Animal Kingdom

As an Australian I like to see good Australian films. Our movies should say something about us and our society, if only obliquely. That’s not something you can legislate for, but the hurdy-gurdy imperatives of art and capitalism combined make for a mix perhaps truer than any proscribed program.


It’s my take that many Australian movies reflect too narrow a slice of society, generally the down-trodden and disadvantaged extremes. They are earnest and well-intentioned, which is really just another way of saying worthy and dull. They are made by writers and directors who wear their heart on their sleeve and want to impart a message, mostly written in block letters.

The best art has a message, but it is subsumed within the art and received subliminally: the story comes first. This is something our callow graduates from film school need learn; in fact it’s something they should have learned in film school.

There is a place for the gritty kitchen sink dramas we too often make, but we make them too often: the balance is wrong. Though it seems a dirty word, we need more commercial movies that tell a good story well. Lantana is an example of striking the right balance between story-telling integrity and entertainment: it’s a great movie, and there are others like it, though too few.

What’s been lacking are the everyday movies, the comedies, the thrillers, the genre pieces that draw crowds in because they are entertaining. If they reveal something of Australian life – as inevitably they will – then so much the better.

Seems to me the balance is slowly shifting in recent times. Movies like Wolf Creek and The Proposition, were well-made films that were entertaining and successful. There have been probably another dozen movies of varying quality since, from The Square to I Love You Too which have continued the trend.

Right now there are two locally made movies that the pre-release hype tells us are exceptional genre pieces. Both are ‘crime’ movies for want of a better descriptor, Red Hill and Animal Kingdom. Despite plenty of real life stories to draw from and TV success this has not been a rich genre for Australian movie-making when it is such a staple abroad. 

I’ve not yet seen Red Hill, but I saw Animal Kingdom in preview the other night. It’s a confronting, bleak movie that hits you with a jolt. Obviously based upon the Walsh Street killings of the late eighties, fictionalised and updated to present day, it’s basically the tale of an extended crime family and its war with the Victorian police. Clearly the protagonists in this film are based upon Victor Peirce and his cronies, though the extended family resembles family, crime matriarch Kath Pettingill and her clan, violent and tragic.

I remember the community shock when the two police officers were gunned down in Walsh Street. I lived a few streets away, and walked by the scene on my way to work the next day. It’s a chilling scene in the movie as we see the set-up, the abandoned car in the middle of a suburban street and the two young police investigating it. As a Melburnian you know what’s coming and it sets you on edge waiting for it to unfold. Then it happens, bang, the two coppers are ambushed ruthlessly and left lying dead in the street.

The fall-out from that crime continued for many years after and was splashed across the city’s media. In time one legendary crime was succeeded by another and the players, like few places in the world, became household names:  Wendy and Victor Peirce in this instance, Carl Williams, Mick Gatto, the Moran brothers, and so on.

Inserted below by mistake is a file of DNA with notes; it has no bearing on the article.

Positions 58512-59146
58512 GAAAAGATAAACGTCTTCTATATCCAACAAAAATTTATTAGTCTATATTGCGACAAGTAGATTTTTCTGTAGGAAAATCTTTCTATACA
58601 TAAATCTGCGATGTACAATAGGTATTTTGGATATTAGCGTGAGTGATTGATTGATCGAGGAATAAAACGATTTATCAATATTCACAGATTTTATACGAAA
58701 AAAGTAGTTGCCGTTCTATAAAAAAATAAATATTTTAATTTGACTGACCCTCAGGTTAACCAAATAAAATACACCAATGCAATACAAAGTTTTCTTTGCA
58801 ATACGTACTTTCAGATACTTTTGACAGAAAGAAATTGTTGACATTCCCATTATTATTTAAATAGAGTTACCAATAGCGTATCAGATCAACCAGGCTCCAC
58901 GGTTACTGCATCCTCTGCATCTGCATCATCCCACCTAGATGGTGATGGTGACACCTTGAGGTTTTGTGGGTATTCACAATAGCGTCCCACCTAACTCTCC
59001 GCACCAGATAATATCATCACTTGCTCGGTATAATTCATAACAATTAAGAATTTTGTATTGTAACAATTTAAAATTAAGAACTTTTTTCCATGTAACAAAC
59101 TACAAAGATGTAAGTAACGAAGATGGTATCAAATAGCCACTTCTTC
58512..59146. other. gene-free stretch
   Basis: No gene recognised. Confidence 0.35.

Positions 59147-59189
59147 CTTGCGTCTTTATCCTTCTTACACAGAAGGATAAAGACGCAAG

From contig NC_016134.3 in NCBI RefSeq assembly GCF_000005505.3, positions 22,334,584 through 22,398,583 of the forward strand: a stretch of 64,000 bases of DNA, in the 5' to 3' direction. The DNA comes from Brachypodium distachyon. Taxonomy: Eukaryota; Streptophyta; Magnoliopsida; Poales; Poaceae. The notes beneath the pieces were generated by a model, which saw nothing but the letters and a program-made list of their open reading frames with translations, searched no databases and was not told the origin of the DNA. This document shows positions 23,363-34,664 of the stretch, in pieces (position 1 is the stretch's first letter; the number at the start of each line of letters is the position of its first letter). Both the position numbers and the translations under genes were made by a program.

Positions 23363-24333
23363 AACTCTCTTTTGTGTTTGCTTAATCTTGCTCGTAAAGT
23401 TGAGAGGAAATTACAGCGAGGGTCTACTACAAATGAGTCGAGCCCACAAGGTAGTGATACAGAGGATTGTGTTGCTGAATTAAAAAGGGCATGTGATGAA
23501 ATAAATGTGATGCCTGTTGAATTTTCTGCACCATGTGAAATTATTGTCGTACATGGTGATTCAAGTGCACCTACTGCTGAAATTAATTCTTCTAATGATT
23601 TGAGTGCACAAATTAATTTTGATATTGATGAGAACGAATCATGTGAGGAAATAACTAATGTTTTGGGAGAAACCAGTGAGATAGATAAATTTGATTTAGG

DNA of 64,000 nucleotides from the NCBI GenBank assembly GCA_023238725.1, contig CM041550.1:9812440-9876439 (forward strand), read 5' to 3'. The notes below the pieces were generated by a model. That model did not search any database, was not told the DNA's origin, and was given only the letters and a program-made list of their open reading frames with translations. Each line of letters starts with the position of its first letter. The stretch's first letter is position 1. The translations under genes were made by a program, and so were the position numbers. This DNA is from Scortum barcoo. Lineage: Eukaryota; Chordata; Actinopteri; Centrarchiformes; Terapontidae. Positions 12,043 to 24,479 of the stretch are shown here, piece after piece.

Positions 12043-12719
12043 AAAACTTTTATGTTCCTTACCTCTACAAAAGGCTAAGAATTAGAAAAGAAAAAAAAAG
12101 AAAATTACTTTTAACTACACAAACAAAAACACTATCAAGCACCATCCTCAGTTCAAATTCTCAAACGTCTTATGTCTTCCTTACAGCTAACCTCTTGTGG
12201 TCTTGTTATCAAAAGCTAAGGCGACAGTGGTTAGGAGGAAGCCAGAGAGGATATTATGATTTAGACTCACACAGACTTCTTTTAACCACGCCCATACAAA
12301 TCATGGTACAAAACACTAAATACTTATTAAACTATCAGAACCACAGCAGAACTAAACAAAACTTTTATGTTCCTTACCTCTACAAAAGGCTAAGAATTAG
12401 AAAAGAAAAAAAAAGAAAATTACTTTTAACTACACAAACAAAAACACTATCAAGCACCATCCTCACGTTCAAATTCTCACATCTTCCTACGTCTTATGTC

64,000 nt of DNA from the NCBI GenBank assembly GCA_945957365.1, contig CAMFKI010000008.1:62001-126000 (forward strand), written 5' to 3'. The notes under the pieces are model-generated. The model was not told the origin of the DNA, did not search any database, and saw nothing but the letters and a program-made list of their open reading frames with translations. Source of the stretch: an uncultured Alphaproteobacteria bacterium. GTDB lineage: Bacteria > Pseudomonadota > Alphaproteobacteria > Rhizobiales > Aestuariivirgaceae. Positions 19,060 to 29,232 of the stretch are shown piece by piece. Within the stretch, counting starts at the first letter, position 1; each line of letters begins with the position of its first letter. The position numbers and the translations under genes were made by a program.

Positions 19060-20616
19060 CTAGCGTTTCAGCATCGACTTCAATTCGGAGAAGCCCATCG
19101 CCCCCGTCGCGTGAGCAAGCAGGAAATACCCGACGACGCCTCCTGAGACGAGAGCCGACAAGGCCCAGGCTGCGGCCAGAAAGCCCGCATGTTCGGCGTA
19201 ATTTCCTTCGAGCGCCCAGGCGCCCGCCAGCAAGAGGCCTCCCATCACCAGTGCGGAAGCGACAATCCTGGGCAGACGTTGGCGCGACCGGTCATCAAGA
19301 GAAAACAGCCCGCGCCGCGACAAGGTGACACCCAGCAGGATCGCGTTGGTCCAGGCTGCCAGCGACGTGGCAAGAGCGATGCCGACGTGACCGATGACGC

Watching the film was disquieting at times, but it felt something necessary. There is a dispiriting inevitability to the action portrayed on the screen. Once the first domino is tipped the course of events that follow have a brutal and violent predictability, as it was in reality. Characters die or become conditioned to a world much different to ours, prey or preyed upon; they become enmeshed in the machinations and take on a role within the ‘animal’ hierarchy, playing their part to its bitter conclusion.

There are no heroes in this – even the police come off looking a little soiled – and a lot of victims. There are some decent people, most of whom become innocent victims, and a few genuinely scary characters. In the end you’re left with a sense of enduring brutality – the brutality of casual and easily inflicted violence. It’s chilling and unglamorous. It is not easy viewing, but it’s necessary in the sense that it exposes the ruthless reality of the criminal animal kingdom, where dog eats dog as a matter of course, and the top dog has the biggest bite.

It’s an expertly made movie with an expert cast acting expertly. Ben Mendelsohn is a consistently good actor, and is perfect as the Victor Peirce character, amiable one minute and a psychopath the next. Jacki Weaver plays the matriarch, the Kath Pettingill replica, Wendy Peirce role (in real life they were a couple, but here mother and son, reflective of Wendy Peirce now rather than as she was then). Guy Pearce plays the straight as an arrow copper, complete with mo, and Joel Edgerton is convincing as the ill-fated crim looking to go straight – the Graham Jensen role I guess, whose killing started it all.Ultimately this is a movie of a tragic story. It’s not going to be uplifting. There is the sense that this will ever be the way, that this struggle will never end and that except for a few characters here and there it will always be dirty, dark and tawdry. There are no winners, though if you had to pick a side it’s clear that in the end the boys in blue will get you.

It's the most impressive Australian movie I've seen for ages, and mesmerising regardless of where it comes from. The director, David Michod, has the goods, and is worth looking out for. See it.

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